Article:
Multiple Orgasms: Myth or Reality?

Ever wonder whether it's possible to experience multiple orgasms? For women, it is indeed possible, although after the first big one, they may seem like "momentary spasms, not one big explosion," says Alexandra Katehakis, MFT, CSAT-S, CST-S, clinical director of the Center for Healthy Sex in Los Angeles.

It's more difficult for men, however, says Sara Nasserzadeh, MSc, Ph.D., author of The Orgasm Answer Guide. Women, unlike men, have the capacity to stay aroused for a longer period after an orgasm.     

But for anyone, the ability to experience more than one consecutive orgasm depends on many things and as has much to do with the mind as with the body.

"You have to be really centered and you must have a freedom about your sexuality," Katehakis explains. "People who haven't been shamed by their sexuality tend to find it easier to have multiple orgasms."

If you are anxious and generally not the type of person who easily gives up control, chances are it will be more difficult for you to have multiple orgasms than for someone who grew up without a lot of cultural or religious taboos about sex, she says.

"When you are able to give in to pleasure and communicate what makes you feel good to your partner, it's easier to have multiple orgasms," Katehakis says.

Also, some women are simply "more orgasmic" than others, she says. "Some women just naturally have more sensitivity in the vaginal area," she explains.

Just because you haven't experienced sex without multiple orgasms doesn't mean it's not possible. Consider these points if you want to increase your chances:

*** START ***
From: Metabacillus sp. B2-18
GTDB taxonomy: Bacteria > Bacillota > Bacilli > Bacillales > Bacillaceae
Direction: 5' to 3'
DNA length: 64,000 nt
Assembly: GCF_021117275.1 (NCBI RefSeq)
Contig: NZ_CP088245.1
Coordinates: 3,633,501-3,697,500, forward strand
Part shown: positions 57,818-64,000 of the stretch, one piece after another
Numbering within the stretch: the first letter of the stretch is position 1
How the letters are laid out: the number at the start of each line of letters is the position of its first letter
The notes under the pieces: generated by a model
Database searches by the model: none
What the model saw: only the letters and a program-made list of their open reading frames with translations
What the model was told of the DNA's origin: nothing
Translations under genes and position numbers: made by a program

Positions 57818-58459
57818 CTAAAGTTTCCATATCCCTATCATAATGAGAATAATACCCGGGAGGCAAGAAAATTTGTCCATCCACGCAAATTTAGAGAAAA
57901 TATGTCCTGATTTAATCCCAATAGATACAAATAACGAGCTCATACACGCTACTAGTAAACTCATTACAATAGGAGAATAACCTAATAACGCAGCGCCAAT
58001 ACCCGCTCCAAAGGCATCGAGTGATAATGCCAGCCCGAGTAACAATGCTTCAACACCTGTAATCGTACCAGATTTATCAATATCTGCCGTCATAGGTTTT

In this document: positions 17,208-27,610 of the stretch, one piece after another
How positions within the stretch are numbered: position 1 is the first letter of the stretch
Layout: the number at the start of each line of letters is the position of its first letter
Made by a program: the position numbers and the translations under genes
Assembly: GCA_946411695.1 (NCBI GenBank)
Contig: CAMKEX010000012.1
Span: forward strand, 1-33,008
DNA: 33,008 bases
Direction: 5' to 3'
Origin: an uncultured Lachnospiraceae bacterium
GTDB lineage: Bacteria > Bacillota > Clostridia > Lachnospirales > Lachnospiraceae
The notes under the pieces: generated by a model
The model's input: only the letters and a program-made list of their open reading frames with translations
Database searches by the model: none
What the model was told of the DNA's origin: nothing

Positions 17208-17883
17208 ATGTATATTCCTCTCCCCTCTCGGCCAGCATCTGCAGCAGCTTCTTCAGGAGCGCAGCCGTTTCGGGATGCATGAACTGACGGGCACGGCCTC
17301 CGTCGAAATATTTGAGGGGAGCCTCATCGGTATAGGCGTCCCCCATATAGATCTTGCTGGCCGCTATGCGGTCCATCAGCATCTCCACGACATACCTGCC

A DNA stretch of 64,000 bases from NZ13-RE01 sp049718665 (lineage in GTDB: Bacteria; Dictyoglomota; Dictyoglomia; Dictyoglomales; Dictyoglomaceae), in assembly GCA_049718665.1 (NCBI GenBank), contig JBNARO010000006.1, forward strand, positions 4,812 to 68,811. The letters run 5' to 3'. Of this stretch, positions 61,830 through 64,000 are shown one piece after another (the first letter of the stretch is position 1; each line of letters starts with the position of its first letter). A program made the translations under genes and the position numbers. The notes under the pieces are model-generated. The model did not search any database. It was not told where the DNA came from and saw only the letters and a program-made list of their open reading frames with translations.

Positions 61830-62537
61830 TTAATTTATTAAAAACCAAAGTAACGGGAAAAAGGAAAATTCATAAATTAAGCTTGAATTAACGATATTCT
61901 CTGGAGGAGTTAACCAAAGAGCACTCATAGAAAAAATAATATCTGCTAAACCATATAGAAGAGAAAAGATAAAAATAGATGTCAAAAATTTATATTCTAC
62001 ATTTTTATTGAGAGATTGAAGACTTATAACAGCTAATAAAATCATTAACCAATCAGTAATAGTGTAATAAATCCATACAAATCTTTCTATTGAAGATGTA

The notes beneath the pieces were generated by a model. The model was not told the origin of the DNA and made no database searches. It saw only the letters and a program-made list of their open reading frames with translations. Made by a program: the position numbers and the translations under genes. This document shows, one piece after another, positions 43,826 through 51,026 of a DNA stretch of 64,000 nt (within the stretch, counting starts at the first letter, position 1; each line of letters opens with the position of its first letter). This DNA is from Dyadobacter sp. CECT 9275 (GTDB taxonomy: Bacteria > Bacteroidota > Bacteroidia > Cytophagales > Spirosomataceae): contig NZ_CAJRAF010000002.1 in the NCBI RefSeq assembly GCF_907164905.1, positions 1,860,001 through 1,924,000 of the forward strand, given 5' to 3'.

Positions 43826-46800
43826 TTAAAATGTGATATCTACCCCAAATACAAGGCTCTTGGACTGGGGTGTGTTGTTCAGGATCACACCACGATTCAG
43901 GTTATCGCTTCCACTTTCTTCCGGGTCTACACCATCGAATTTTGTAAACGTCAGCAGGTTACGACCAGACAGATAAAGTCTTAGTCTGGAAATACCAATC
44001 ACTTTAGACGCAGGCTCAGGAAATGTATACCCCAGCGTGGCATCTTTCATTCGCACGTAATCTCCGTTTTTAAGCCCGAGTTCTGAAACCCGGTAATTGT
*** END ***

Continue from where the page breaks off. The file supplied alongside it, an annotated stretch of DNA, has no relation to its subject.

1. Guys can learn to delay gratification (control ejaculation) Katehakis says. "When you are better able to delay or prolong orgasm, this helps," she says. And men can be trained through breathing and by being in sync with a partner to delay an orgasm, Nasserzadeh says. This intensifies the end result, she explains.

2. Communicate to your partner what makes you feel good. "A lot of people think their partner should be responsible for them having orgasms, but each person has to figure it out with their own body," Katehakis says. "They can't make it a guessing game for their partner."

3. Get to know your own body and what feels good. "When people are familiar with their own bodies, they are more likely to know what to tell their partner," Katehakis says.

4. Lose track of time, recommends Charla Hathaway, intimacy coach and author of Take Your Sex Life from OK to OMG. "Don't feel that multiple orgasms have to be on a schedule," she says. "And learn to have a great dose of self-love and appreciation for your own rhythm."

5. If the multiple orgasm experience just is not working out, be honest with your partner, says Hathaway. "Tell him that you are just too sensitive and that you need a rest," Hathaway says. "Suggest that the two of you just breathe together."